Latin America Economic Outlook May 2018

Latin America: Economic Snapshot for Latin America

May 13, 2018

Recovery hits soft patch in first quarter; financial volatility returns to the region  

Available data suggest that Latin America’s economy lost some steam at the start of 2018, as the region’s recovery continues to be bumpy. Regional GDP growth is expected to have come in at 1.7% annually in the first quarter, below the fourth quarter’s nearly four-year high of 2.0%. While regional growth has notably improved since a tough 2015–2016, economic slack and vulnerabilities still exist in many economies, which is keeping the recovery uneven overall.

The first quarter’s softer growth was due to slowdowns in regional giants Brazil and Mexico. Preliminary data for Mexico revealed that growth slid in the first quarter, dragged down by falling industrial output and weak services sector activity. That said, the first quarter’s figure was skewed by unfavorable calendar effects due to the timing of Easter, and a resilient external sector and healthier consumption dynamics kept activity solid overall. Although official national accounts data is still outstanding for the rest of the region, a slew of weak monthly data led FocusEconomics analysts to downgrade the Q1 GDP forecast for Brazil this month. The recovery is expected to have decelerated due to weak household spending and lackluster industrial activity.

On a brighter note, Chile, Colombia and Peru are expected to have gained steam in the first quarter, buttressing activity in the region. Higher commodity prices likely helped shore up activity in Chile and Colombia, while Peru is expected to have successfully weathered political uncertainty and benefited from healthy overseas demand. Meanwhile, available data suggests that Argentina expanded at a solid, albeit weaker, pace in Q1, moderating from Q4’s over two-year high.       

Despite the first quarter’s slowdown, the region’s recovery remained on track, and growth has hovered around the highest levels seen since 2013. One of the principal drivers of the regional recovery has been low inflation and accommodative monetary policy, in part due to the past strength of most of the region’s currencies. However, a tightening cycle by U.S. Federal Reserve and global geopolitical uncertainty has renewed financial market volatility in recent weeks and has eroded the value of many of the region’s currencies.

Argentina was particularly hard-hit due to its large external imbalances, and a huge sell-off in the peso at the beginning of May resulted in extraordinary measures by policymakers to stem its decline. After three hikes by the Central Bank in just over a week, and amid depleted international reserves, the government announced on 8 May it would seek an agreement with the IMF to cover the country’s financing needs. The move should help restore confidence in the economy, but it could come at a cost. The IMF will likely demand fiscal consolidation and potentially painful economic reforms, and the agreement could hurt President Mauricio Macri politically ahead of the 2019 election.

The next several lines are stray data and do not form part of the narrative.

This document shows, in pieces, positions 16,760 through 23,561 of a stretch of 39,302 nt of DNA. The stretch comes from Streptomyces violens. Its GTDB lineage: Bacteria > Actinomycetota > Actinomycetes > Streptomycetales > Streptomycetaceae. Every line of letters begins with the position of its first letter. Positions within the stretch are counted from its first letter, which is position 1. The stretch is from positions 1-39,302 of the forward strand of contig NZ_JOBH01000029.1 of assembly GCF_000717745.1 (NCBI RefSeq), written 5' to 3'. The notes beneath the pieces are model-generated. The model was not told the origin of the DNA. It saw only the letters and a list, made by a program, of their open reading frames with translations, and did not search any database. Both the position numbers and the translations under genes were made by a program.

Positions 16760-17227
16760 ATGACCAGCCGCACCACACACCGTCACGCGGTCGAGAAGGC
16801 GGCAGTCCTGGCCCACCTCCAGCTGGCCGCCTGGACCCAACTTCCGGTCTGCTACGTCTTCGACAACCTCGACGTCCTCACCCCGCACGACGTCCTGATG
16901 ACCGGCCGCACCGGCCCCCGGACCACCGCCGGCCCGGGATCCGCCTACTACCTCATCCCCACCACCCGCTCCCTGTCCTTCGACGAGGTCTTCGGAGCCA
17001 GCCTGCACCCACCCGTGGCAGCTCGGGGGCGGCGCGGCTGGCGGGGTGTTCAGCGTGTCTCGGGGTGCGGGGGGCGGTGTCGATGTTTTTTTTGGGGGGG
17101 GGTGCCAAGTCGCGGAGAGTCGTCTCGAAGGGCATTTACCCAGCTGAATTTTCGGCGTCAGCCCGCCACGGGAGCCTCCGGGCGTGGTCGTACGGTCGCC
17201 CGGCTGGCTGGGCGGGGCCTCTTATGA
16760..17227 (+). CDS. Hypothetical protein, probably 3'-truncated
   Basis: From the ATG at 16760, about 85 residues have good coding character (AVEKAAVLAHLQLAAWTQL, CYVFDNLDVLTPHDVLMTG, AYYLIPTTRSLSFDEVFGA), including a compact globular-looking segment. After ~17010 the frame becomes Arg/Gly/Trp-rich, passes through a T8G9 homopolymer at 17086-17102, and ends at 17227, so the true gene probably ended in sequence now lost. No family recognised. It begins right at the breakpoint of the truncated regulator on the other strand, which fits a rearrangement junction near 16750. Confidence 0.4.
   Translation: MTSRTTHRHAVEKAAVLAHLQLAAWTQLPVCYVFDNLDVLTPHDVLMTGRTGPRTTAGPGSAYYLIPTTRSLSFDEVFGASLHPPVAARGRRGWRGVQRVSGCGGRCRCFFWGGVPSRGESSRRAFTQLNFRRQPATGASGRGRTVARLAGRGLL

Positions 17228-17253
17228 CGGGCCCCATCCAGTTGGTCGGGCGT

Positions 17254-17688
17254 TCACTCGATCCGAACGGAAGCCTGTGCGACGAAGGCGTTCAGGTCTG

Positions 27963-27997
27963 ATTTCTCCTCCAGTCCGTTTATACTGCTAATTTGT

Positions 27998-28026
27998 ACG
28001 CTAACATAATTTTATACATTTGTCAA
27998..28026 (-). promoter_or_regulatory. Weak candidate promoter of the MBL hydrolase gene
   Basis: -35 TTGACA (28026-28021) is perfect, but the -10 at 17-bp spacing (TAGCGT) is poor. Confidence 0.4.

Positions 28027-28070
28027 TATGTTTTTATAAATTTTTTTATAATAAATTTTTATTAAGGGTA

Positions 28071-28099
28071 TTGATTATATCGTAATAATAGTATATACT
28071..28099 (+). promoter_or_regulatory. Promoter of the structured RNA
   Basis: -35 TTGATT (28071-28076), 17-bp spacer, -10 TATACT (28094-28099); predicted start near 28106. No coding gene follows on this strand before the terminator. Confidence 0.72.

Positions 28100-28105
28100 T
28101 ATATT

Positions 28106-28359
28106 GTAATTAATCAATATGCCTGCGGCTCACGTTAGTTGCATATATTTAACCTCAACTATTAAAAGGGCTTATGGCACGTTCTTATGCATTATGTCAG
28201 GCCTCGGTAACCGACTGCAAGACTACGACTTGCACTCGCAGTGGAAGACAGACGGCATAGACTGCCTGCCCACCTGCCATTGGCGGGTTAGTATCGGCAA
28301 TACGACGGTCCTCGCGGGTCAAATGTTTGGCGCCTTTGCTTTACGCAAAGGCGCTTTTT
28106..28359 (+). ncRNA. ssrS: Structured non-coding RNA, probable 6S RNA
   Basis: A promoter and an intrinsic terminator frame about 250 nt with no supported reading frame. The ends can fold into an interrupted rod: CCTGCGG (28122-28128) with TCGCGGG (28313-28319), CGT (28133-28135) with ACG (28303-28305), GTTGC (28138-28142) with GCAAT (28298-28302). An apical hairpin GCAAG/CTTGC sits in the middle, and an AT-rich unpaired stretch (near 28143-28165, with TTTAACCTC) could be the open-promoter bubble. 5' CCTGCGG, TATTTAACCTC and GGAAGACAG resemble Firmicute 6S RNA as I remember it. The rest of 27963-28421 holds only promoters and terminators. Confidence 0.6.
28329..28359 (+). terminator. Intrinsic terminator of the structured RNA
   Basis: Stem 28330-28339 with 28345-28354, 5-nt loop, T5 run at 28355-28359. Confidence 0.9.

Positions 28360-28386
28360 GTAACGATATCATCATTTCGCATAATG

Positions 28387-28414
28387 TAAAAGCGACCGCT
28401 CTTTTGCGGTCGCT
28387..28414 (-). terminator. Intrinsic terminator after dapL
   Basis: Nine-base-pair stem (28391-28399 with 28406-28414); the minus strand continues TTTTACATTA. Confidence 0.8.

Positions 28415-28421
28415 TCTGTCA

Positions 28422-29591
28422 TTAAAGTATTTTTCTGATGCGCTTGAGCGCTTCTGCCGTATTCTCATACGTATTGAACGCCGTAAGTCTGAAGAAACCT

Meanwhile, the region’s busy political cycle remains underway elsewhere. In Paraguay, Mario Abdo Benítez and his Colorado Party comfortably won the 22 April general election, maintaining the right-wing party’s longtime grip on power and ensuring continuity of the current government’s business-friendly policies. Venezuela is next to head to the polls on 20 May; however, the lack of a legitimate and fair process will likely ensure President Nicolás Maduro’s victory and the continuation of economic mismanagement. One week after, Colombia will hold presidential elections. Polls point to a victory for centre-right candidate Iván Duque, whose business-friendly stance should bode well for the economy.

Woes in Argentina fuel downgrade to regional growth

The extraordinary events in May led to a sizable cut to Argentina’s growth outlook for this year, which is reflected in the regional growth forecast. The drastic depreciation of the peso, together with higher interest rates and likely fiscal austerity, has dampened the country’s growth forecast; FocusEconomics analysts chopped Argentina’s 2018 GDP projection by 0.3 percentage points this month. This downward revision was the driving force behind a downgrade to the regional outlook, and regional GDP is now seen growing 2.2% in 2018, 0.1 percentage points below last month’s forecast. In 2019, growth is seen rising to 2.7%.

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Outside of the events in Argentina, the region’s growth story is largely unchanged. The bumpy recovery should continue in the coming quarters, supported by healthy global demand, higher commodity prices and low inflation. However, spare capacity continues to linger in the region’s major players, and economic reforms are needed to improve the sustainability and quality of economic growth. Key elections in Brazil and Mexico will be critical to determining the future of economic policy in those countries, and political uncertainties are casting a shadow on the region’s broader outlook.

This month, the 2018 growth forecasts for Argentina and Venezuela were cut. Uruguay was the only economy to see its forecast upgraded, while all the remaining economies, including major players Brazil and Mexico, saw no changes to their projections.

Bolivia and Paraguay are expected to be the fastest-growing economies in the region this year, with economic growth of 3.9%. At the other end of the spectrum, Venezuela is seen contracting a significant 9.3%. The country is in a severe economic and humanitarian crisis due to a scarcity of basic goods and dollars, waning oil production and hyperinflation.

See the Full FocusEconomics Latin America Report

BRAZIL | Weak Q1 data emerges

A stream of downbeat data on the Brazilian economy has rolled in, suggesting that the recovery is weak. Retail sales decelerated and unemployment rose in the first quarter, boding poorly for private consumption in the period. Moreover, recent figures for the industrial sector have also been soft, with industrial production dropping in March, and the manufacturing PMI falling in April. In addition, both business and consumer sentiment dropped in April. To raise much-needed funding, the government is pushing ahead with the privatization of state utility Centrais Eletricas Brasileiras SA, more commonly known as Eletrobras, Latin America’s largest power company. On 9 May, a congressional commission voted in favor of a bill allowing the privatization, despite public opposition. Additional votes in the lower house and senate still need to be held to approve the privatization, which if implemented could boost the government’s efforts to meet fiscal targets.